Mormons at the Met

by Glen Nelson


INTRODUCTION


I SAT IN THE AUDIENCE of the Metropolitan Opera in New City on the night of January 5, 1996, and I watched the tenor Richard Versalle fall to his death onstage. The performance had just begun when he died. It was the Met premiere of Leoš Janáček’s The Makropulos Case, an opera about a woman named Emilia Marty who is given a potion to extend life 300 years. Jessye Norman was to sing the starring role. The young American, David Robertson, was making his debut as the orchestra’s conductor. The rarely-performed opera is all about death and the value of life. It contains a suicide, an attempted murder, and finally a declaration from the 337-year old Marty that if life lasts too long, it loses its value. At the end of the opera, exhausted with life, she offers the secret elixir to anyone who will take it. No one will touch it except to destroy it, and as the formula burns, she sinks to the floor and dies.

    Opera is about dying, in a way. There are comic operas too, but the majority of works in the repertoire are tragedies—far more than movies, for example—and audiences go to the opera for a hard look at mortality. Characters die at the opera house every night; this night was very different, obviously. Vítek, the tenor role played by Versalle, is a law clerk who sets off the action of The Makropulos Case by discovering an unresolved legal case that is nearly one hundred years old.

    As soon as the curtain went up, I felt uncomfortable. The scene was set in a law office, and at stage left, there was a ladder that stretched up to the rafters in front of a wall of file drawers. The ceiling above the Met stage is enormous. The proscenium arch itself is fifty-four feet wide and forty feet high. I don’t know exactly how long the ladder was, but it must have been 20 or 30 feet. It was designed to look endless. Vítek started to climb the ladder, and as he ascended higher and higher, he opened file drawers, all the while singing.

    Nothing appeared amiss as Versalle sang the line, “Too bad you can live only so long.” He then fell backwards off the ladder, and he landed on his back, with his head crashing against the stage floor. In my section of the audience, none of us had ever seen this opera, and we weren’t entirely sure the fall was unscripted. We just sat and waited. The orchestra continued playing briefly. And then I heard the conductor yell to the stage, “Richard? Richard!” Someone rushed in from the wings, and the curtain came down.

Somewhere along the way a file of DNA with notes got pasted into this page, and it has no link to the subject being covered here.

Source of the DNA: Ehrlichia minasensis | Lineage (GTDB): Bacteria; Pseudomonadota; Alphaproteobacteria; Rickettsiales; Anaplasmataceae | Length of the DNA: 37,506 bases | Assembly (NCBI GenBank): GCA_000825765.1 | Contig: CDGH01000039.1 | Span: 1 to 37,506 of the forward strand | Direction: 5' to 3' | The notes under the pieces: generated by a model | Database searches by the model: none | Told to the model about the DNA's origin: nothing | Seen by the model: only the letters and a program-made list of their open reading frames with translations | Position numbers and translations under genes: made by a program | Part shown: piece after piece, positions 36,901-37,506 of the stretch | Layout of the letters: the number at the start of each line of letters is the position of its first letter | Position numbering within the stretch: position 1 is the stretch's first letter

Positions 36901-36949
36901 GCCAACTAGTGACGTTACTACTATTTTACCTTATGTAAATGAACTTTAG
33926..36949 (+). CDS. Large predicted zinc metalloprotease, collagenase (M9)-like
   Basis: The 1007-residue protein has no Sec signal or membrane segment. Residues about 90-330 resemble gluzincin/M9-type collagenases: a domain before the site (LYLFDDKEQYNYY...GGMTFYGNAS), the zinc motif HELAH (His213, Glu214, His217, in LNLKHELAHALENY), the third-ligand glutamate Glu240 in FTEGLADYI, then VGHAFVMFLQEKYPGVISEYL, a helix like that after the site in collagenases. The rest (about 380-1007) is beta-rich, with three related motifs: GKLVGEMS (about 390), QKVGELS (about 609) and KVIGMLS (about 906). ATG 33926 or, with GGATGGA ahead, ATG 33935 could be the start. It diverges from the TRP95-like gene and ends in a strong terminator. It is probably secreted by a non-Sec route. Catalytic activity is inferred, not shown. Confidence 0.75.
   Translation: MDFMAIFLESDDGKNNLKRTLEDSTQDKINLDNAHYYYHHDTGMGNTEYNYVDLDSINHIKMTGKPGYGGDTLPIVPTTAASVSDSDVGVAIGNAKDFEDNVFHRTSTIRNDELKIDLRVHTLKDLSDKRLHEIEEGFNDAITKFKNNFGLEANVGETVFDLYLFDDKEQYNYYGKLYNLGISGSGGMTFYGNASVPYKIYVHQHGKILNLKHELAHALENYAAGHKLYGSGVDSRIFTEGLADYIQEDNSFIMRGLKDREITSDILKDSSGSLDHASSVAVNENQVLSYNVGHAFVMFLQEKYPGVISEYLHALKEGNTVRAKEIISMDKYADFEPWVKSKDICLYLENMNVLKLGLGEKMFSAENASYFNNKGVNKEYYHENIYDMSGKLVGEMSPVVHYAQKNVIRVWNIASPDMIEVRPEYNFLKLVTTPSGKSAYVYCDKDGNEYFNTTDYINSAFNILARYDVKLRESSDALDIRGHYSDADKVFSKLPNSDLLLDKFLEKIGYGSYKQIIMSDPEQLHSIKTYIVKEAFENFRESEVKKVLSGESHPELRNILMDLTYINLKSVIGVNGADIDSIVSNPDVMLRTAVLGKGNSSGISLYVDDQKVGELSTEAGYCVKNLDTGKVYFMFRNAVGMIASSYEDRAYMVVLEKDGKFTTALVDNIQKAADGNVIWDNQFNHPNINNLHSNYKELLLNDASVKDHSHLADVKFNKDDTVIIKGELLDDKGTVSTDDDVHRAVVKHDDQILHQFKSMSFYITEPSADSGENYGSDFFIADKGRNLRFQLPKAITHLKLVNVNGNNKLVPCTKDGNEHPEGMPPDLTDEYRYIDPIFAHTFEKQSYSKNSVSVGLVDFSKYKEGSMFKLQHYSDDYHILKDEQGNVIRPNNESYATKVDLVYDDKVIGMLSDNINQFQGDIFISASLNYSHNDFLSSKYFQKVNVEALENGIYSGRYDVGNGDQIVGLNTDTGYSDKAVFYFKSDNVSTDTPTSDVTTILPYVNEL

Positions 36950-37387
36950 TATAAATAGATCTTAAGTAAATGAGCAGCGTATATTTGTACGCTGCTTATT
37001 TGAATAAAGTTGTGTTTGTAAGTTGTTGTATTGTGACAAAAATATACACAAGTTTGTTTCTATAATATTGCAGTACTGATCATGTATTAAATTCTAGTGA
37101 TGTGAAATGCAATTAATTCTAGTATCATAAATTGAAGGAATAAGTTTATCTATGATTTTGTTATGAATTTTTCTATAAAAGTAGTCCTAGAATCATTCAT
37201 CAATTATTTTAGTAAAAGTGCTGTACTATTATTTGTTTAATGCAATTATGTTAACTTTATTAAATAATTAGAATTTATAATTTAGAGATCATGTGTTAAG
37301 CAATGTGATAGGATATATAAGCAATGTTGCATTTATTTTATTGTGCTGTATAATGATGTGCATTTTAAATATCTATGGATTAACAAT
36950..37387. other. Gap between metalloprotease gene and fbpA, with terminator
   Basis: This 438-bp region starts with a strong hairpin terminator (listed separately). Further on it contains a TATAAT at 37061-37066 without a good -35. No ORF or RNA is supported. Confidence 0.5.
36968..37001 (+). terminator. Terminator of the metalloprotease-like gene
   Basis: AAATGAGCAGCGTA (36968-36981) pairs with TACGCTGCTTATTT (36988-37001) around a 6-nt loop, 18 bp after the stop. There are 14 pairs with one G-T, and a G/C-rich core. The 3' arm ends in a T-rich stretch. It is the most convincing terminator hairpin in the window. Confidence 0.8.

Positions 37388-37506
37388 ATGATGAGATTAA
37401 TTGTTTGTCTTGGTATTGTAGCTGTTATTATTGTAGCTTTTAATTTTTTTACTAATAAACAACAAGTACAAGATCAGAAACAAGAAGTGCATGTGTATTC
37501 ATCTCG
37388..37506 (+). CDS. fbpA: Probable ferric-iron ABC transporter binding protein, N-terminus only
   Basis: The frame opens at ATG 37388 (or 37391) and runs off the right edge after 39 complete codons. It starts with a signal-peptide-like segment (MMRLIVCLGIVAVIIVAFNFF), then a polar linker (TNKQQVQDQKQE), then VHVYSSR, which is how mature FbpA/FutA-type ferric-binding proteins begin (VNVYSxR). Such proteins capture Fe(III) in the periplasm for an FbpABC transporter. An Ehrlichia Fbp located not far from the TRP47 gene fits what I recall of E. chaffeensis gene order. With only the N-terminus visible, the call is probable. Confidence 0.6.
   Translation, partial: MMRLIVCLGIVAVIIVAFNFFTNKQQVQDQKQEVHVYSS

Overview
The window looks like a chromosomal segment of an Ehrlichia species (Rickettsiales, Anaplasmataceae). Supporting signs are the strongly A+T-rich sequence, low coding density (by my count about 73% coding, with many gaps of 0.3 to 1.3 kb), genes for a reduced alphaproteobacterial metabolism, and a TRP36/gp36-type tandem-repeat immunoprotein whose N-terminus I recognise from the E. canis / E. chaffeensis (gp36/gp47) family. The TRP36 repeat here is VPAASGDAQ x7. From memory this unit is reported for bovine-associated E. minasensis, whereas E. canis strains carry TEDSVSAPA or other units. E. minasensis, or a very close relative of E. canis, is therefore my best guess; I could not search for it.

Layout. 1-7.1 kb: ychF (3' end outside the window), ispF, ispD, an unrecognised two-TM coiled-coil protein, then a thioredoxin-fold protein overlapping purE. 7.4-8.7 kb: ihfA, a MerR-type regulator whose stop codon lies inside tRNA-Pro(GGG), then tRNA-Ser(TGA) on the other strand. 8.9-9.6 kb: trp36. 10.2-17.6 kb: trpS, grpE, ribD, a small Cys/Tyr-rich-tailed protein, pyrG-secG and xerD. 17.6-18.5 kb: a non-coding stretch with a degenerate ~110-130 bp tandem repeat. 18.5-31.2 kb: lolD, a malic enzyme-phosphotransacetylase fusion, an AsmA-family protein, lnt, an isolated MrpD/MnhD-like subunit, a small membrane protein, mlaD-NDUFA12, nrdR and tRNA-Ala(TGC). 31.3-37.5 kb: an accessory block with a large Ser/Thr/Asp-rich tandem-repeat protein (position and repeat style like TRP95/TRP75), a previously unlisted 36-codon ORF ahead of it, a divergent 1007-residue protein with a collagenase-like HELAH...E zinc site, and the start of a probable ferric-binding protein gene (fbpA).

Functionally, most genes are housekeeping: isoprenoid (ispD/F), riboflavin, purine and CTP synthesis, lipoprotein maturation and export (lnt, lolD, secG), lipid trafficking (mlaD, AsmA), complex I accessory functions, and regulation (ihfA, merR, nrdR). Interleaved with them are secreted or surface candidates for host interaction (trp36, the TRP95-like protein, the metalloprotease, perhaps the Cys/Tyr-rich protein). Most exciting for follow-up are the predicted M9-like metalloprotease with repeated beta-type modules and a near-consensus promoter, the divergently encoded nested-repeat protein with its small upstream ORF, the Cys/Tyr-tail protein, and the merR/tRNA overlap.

The house lights came up.  A stunned reaction all around—the performance was only a few minutes old. I was there with my wife, Marcia. We didn’t know what to do. From where we were, up in the balcony, we couldn’t see much movement in the audience below. A few people stood in the aisles, but the majority stayed where they were in their seats waiting for whatever would come next. It felt like a very long time before a voice sounded out over a microphone that Richard Versalle had been taken to the hospital for treatment and that there would be an intermission. I don’t remember all of the details of that night; some of it I’ve tried to forget, but I do distinctly remember feeling angry. I thought that the set design and stage direction were irresponsibly hazardous. It looked to me like Versalle had slipped and fallen to his death.

    After 45 minutes passed without any update, a Met official announced that the performance was cancelled. Ticketholders were instructed how to get replacement tickets, but I already knew that I wouldn’t be coming back to see that opera. I couldn’t. The following performance of The Makropulos Case was a Saturday matinee, and it was dedicated to Versalle, age 63, who, the papers reported, died of a heart attack onstage. A blizzard blanketed the city with snow overnight, and the matinee performance was cancelled, too.

    I had witnessed two other men die here in New York in the ten years since I moved from a farm town in Southern Utah. The first casualty was hit by a bus in Times Square at the intersection of Broadway and 42nd Street. I was standing diagonally across the street at the time. The other death was a man my wife and I saw jump from a high ledge of Macy’s Department Store near Herald Square on 35th street, to the encouraging chorus of fools below.

    Inside the Met, people have died both onstage and in the audience. I was listening to a radio broadcast from the Met on Saturday January 23, 1988—a performance of Macbeth—when an 82-year old singing coach named Bantcho Bantchevsky committed suicide by jumping from the Family Circle Balcony down four stories to the orchestra level. His body fell into empty seats and then rolled into the aisle.